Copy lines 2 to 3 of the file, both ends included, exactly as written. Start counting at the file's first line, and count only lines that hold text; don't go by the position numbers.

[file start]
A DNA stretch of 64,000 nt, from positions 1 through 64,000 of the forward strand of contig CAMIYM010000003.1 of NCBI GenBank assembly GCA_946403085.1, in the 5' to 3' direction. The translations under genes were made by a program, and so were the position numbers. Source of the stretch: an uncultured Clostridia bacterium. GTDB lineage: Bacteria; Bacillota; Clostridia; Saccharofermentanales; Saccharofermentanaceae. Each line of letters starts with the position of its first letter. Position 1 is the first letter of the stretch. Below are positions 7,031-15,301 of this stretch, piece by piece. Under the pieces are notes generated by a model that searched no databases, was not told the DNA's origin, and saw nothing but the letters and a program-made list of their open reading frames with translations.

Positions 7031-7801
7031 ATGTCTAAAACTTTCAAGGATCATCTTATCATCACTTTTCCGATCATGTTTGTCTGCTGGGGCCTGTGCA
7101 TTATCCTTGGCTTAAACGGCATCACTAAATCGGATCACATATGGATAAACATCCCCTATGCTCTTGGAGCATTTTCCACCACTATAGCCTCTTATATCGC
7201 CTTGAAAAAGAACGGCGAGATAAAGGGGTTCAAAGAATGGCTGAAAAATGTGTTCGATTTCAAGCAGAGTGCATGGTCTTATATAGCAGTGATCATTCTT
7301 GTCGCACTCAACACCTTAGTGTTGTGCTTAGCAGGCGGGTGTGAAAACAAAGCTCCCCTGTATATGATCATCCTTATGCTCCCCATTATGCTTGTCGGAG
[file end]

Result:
Positions 7031-7801
7031 ATGTCTAAAACTTTCAAGGATCATCTTATCATCACTTTTCCGATCATGTTTGTCTGCTGGGGCCTGTGCA